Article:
You may be able to get rid of junior liens on your real property.
Certain tax repayments can be made easier by virtue of elimination of interest payments.


First of all, you must have "regular income". Meaning, you must have some source of income that is regular, or at least can be averaged regularly on an annual basis, for example. 
You are usually required to pay all of your disposable income to the Trustee (through your Plan) for 36 months (see below). Your disposable income is defined as: income received by you that is not reasonably necessary for the maintenance and support of you or your dependents. The key word in the definition is "reasonably". For example, if you are used to spending $2,000 a month on a car, you would not be allowed that much of an expense for that since that is not considered "reasonable". This is calculated by taking your monthly income and subtracting your reasonable monthly expenses. If you are interested in a consultation on Chapter 13, you should complete these forms prior to consultation. Visit my consultation page for information.

Typically, the Plan payments last for 36 months, unless additional time is requested, but in no event will they last more than 60 months. Therefore, if your payment analysis shows, for example, that you can afford to pay $200.00 per month (above and beyond your normal living expenses), you would pay that each month to the Chapter 13 Trustee, who would disperse it pro rata among your creditors. At the end of 36 months, you are discharged from all dischargeable unsecured debts, regardless of how much your creditors have received. 

In addition to your plan payments, you must stay current with any ongoing obligations you have to secured creditors, such as on your mortgage. Chapter 13 (or any chapter of bankruptcy for that matter) only affects debts that you owe on or before you filed the bankruptcy. Therefore, on your mortgages and other secured debts, your monthly Plan payment goes to pay any arrearages (past due amounts) that existed on the date you file and you can repay that arrearage over the life of the Plan; but, you must stay current from the filing date forward with any mortgage payments, etc.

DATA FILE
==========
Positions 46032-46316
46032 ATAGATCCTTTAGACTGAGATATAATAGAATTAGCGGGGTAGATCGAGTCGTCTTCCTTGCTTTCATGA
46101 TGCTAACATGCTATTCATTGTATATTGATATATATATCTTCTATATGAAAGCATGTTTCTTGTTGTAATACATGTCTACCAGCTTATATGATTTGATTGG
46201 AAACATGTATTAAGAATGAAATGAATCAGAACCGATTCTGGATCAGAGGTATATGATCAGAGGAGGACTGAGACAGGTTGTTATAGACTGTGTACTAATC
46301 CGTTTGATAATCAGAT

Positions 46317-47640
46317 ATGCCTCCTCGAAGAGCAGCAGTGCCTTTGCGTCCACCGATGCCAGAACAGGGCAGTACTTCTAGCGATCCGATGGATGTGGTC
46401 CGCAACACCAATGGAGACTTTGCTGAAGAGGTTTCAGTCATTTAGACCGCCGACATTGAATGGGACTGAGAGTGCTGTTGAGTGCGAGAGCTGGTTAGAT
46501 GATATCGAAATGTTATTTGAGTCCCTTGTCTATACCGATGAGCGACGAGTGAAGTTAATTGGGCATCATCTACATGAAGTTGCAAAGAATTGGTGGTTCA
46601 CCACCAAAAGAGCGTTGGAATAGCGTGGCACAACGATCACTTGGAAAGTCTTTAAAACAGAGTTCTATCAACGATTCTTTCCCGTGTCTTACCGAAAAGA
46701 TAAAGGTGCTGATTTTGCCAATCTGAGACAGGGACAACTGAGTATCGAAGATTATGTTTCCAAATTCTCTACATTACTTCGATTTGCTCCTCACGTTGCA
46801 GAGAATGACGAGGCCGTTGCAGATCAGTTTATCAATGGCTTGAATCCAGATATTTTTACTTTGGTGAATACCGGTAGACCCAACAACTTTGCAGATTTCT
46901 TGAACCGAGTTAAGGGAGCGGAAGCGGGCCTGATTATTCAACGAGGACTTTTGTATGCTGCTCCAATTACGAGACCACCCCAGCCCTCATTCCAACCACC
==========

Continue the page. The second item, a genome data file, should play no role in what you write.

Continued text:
Secured debts (your mortgages) must be repaid in full, but Chapter 13 enables you to cure the defaults (reinstate the loans) over 36 months (or up to 60 months with creditor consent and court approval). You also have the ability to eliminate junior liens from your real property under certain circumstances and restructure mortgage and certain other payments. (Click here for more information on this!!)


The size of your monthly plan payments is determined by the amount you can afford to pay after paying necessary living expenses (including insurance, mortgage payments, etc.). You must prove your income to the Trustee. Usually this is done with paycheck stubs. In the case of a business, you would need to average out your income and expenses for the last 6-12 months. When calculating monthly expenses you should include everything you pay money for such as food, clothing, utilities, auto maintenance, etc. You cannot include payments on unsecured debts, since those will be discharged in the bankruptcy. Also, deductions from your payroll for retirement accounts are considered voluntary and, therefore, will be added back in to your total income. Assessing the amount you will pay in a Ch. 13 is very tricky and is one of the reasons you need an experienced attorney.

Another "catch" is that you must pay out at least as much in the Ch. 13 Plan as your creditors would have gotten if you filed a Chapter 7. Therefore, if you have a lot of non-exempt assets, you would need to account for this in your plan. Depending on what your disposable income is (see above), you may have to sell some of your non-exempt assets to fund your Ch. 13 plan. If this is the case, you might just as well file a Chapter 7, but not necessarily.


If you miss any payments at all that are due under your Plan, your case will be dismissed by the Court. 
You cannot borrow money (incur new debt) exceeding approximately $250.00 during the pendency of your case (usually 3 years), without first obtaining court approval. This can be somewhat of a problem if, for example, your car lease expires and you need to get a new car during this period.